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Teeth Grinding Explained

Symptoms of Teeth Grinding

Considering that grinding your teeth can put as much as 250 pounds of pressure on them (as opposed to the 20 to 40 pounds you exert while chewing), and that nocturnal bruxers grind up to 40 minutes of every hour while they sleep, tooth damage from grinding isn't hard to imagine [source: Anderson]. In fact, in addition to cracking and chipping teeth, bruxers can wear away their enamel 10 times faster than non-grinders [source: Sweeney]. Even if the teeth of a grinder can stand up to the extreme abuse that comes from grinding, chances are that they will eventually become more sensitive as a result of the action. Swollen gums may also result.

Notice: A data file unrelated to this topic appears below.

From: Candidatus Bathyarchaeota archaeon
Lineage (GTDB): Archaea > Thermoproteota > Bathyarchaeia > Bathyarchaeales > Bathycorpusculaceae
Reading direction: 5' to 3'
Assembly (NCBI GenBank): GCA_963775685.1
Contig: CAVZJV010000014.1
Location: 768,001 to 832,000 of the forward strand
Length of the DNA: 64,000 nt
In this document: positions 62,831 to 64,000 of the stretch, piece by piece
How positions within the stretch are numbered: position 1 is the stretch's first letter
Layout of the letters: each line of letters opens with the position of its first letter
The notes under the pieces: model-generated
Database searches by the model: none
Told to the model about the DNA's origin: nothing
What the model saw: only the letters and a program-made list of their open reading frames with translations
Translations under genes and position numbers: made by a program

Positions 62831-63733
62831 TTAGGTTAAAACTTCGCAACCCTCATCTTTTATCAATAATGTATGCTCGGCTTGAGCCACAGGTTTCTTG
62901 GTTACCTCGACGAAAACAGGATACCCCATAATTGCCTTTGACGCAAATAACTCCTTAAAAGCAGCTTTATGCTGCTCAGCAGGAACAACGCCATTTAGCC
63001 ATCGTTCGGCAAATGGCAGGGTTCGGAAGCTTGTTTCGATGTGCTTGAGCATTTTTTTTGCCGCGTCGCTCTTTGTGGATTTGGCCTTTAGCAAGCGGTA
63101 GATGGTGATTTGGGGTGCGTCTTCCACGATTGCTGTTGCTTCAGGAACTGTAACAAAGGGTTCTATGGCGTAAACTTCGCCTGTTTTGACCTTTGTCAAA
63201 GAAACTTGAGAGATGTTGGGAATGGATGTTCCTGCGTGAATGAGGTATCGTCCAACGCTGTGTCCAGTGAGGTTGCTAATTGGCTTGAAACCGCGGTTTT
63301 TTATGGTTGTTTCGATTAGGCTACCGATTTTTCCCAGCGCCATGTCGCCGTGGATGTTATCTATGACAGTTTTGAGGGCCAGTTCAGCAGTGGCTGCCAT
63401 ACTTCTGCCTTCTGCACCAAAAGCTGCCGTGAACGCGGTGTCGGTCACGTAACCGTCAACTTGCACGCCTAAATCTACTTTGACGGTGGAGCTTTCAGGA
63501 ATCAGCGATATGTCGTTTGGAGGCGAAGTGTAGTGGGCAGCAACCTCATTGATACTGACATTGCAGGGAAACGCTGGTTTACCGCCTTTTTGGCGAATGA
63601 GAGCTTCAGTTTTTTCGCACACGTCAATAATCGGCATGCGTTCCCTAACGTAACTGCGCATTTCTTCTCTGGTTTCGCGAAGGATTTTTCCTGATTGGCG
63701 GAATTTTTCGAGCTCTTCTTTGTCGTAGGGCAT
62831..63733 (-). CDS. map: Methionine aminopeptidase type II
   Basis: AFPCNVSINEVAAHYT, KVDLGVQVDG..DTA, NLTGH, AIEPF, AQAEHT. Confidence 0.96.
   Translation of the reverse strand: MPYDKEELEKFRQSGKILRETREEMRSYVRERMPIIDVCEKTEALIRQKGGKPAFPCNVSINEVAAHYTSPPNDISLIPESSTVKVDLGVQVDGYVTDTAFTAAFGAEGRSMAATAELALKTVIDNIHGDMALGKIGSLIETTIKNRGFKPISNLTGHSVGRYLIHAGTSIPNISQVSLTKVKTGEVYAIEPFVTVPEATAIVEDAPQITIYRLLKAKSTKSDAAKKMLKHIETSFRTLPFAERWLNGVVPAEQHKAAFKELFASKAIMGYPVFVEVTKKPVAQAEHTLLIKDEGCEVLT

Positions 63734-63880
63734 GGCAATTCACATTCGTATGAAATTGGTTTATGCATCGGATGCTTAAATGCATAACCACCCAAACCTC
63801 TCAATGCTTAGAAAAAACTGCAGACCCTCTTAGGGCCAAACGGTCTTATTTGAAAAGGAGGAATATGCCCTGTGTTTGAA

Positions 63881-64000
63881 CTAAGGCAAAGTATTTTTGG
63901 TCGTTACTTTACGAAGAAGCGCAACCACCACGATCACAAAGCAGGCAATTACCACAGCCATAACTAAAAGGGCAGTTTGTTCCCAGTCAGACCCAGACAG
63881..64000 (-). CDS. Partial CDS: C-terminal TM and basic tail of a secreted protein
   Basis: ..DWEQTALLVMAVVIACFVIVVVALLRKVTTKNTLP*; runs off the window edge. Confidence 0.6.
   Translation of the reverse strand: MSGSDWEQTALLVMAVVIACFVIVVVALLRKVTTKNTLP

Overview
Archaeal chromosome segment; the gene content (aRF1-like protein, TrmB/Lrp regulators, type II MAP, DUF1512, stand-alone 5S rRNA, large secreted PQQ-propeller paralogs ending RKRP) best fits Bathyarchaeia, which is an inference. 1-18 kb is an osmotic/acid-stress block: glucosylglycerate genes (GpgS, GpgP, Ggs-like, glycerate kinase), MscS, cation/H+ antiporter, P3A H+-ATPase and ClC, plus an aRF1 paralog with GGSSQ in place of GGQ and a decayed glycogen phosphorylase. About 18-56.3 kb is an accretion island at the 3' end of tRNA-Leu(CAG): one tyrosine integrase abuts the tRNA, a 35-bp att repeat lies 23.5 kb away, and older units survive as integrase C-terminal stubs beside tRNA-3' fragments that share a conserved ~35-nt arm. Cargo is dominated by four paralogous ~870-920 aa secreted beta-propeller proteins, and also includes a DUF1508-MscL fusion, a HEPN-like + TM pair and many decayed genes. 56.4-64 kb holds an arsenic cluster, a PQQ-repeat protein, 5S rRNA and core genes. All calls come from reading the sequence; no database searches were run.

Not only do the teeth and gums suffer from grinding, but the face and jaw can experience pain as well. Grinding engages the masseter muscle (the largest in the head), which can become aggravated from the continuing stress, causing headaches or earaches. Additionally, problems with the temporomandibular joint, known as TMJ, can also develop from bruxism.